Academic journal article African Studies Quarterly

Housing Cooperatives and the Politics of Local Organization and Representation in Peri-Urban Harare, Zimbabwe

Academic journal article African Studies Quarterly

Housing Cooperatives and the Politics of Local Organization and Representation in Peri-Urban Harare, Zimbabwe

Article excerpt


More than one million people in Zimbabwe constitute the country's urban housing backlog as of 2004. (1) The government launched Operation Murambatsvina (Operation Restore Order) in 2005, to get rid of illegal structures that had mushroomed in urban areas. (2) The government action reduced the amount of illegal housing stock but increased the housing backlog. This exercise made the Zimbabwe African National Union government (ZANU PF) unpopular at home and abroad. To regain support, the government subsequently responded with Operation Garikayi/Hlalani Kuhle (Operation Live Well), by constructing housing units to accommodate the victims of Operation Murambatsvina. (3) The latter initiative failed to close the gap, and with the economic crisis peaking in 2008, the housing backlog grew rapidly.

Due to the government's failure to deliver urban public housing, the demand for low-cost housing in the country's peri-urban areas increased. Housing cooperatives grew rapidly in the peri-urban areas as government acquired land near urban areas to resettle those affected by Operation Murambatsvina. Resettling the victims of Operation Murambatsvina on unserviced peri-urban land seemed to be the right thing to do. These housing cooperatives have their identity in the ruling party of Zimbabwe, the Zimbabwe African National Union. This explains the politics of patronage and clientelism.

Some housing cooperatives like Nehanda in Dzivaresekwa (Harare) have made major strides and have been celebrated as success stories. However, a number of these still face challenges in the provision of water, sanitation and road infrastructure. The City of Harare is yet to incorporate most of the farms that house these settlements and therefore they are inadequately prepared for urban development. Because the Fast Track Land Reform Program (FTLRP) "nationalized" most rural land, peri-urban settlements are mostly on state-owned land.

This paper attempts to answer why these cooperative schemes have been resurgent and whether they are sustainable by examining five sites in peri-urban Harare, namely Whitecliffe to the west of the city, Hatcliffe to the north, Caledonia to the east, and Southlea Park and Hopley in Harare South. We argue that political identity, networks, and participation have been at the core of these housing cooperatives as they sought to secure tenure in the peri-urban areas by enhancing their citizenship rights.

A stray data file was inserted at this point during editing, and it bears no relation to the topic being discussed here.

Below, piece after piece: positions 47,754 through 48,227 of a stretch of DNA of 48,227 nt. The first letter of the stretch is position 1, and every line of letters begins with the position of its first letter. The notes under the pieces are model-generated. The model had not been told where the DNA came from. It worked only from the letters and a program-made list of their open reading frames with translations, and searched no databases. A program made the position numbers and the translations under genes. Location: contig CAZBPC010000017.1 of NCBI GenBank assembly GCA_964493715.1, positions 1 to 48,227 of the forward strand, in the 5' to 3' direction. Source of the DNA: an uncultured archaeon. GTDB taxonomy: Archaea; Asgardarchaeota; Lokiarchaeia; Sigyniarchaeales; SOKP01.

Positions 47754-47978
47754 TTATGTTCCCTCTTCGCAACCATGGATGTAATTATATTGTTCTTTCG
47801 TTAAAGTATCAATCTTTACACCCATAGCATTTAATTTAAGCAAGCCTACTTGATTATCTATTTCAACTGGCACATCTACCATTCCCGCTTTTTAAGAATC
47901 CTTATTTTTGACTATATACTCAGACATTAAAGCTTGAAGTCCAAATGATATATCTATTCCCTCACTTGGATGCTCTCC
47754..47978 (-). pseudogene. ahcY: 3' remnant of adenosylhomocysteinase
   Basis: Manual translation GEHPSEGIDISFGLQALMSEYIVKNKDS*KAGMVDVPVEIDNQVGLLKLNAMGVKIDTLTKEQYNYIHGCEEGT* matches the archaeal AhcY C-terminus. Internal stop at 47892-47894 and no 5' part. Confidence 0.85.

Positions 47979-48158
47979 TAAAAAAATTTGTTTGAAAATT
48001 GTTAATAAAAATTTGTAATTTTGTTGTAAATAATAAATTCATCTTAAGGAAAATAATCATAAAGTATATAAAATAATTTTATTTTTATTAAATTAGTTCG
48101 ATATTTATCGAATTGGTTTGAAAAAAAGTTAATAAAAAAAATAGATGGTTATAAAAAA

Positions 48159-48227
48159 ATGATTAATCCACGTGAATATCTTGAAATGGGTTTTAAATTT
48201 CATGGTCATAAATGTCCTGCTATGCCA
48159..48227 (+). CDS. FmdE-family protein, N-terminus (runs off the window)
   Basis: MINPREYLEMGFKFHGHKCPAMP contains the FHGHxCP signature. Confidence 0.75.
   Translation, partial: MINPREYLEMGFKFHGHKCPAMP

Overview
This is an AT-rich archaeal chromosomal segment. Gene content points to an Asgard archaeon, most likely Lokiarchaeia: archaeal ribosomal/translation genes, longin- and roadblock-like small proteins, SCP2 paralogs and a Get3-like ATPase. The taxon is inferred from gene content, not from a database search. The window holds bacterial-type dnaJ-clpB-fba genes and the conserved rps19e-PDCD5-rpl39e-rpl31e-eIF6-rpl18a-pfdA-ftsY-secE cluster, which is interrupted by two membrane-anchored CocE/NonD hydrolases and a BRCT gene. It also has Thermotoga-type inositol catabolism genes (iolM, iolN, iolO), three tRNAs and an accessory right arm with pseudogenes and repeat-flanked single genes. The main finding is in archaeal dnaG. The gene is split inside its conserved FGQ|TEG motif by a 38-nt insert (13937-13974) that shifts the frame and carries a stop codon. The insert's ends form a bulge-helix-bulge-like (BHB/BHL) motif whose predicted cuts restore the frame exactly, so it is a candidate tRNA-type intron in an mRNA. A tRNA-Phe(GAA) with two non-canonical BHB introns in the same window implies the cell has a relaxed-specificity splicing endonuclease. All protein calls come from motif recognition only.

Research Design and Methodology

We conducted this study against the background that the Zimbabwe state has struggled, over the years, to create better and habitable sites of human settlements. We conducted a household survey between February 2011 and June 2012. Our data collection took full cognizance of the fact that communities in Zimbabwe were polarized along political lines. The survey had 402 respondents and included both closed- and open-ended questions. The survey was administered in the peri-urban sites of Whitecliffe (100), Hatcliffe (100), Caledonia, (100), and Southlea Park and Hopley (102). Random sampling avoided bias and enhanced representativeness. We analyzed the quantitative data using Statistical Package for Social Sciences (SPSS). In addition to the survey, we interviewed community leaders, officials from government departments like the Department of Physical Planning (DPP), war veterans, and selected members of community in the five research sites. (4) We then made use of textual and content analysis to analyze this qualitative data.

Urbanization, Cooperatives and Informal institutions: A Review of the Theoretical Literature

Urbanization, defined as "the proportion of a country's population living in urban settlements," has been an increasing trend in developing countries, especially since the 1950s. (5) Africa has witnessed "runaway urbanization," which has created immense gaps between citizen demand for services and the supply of infrastructure, including housing. …

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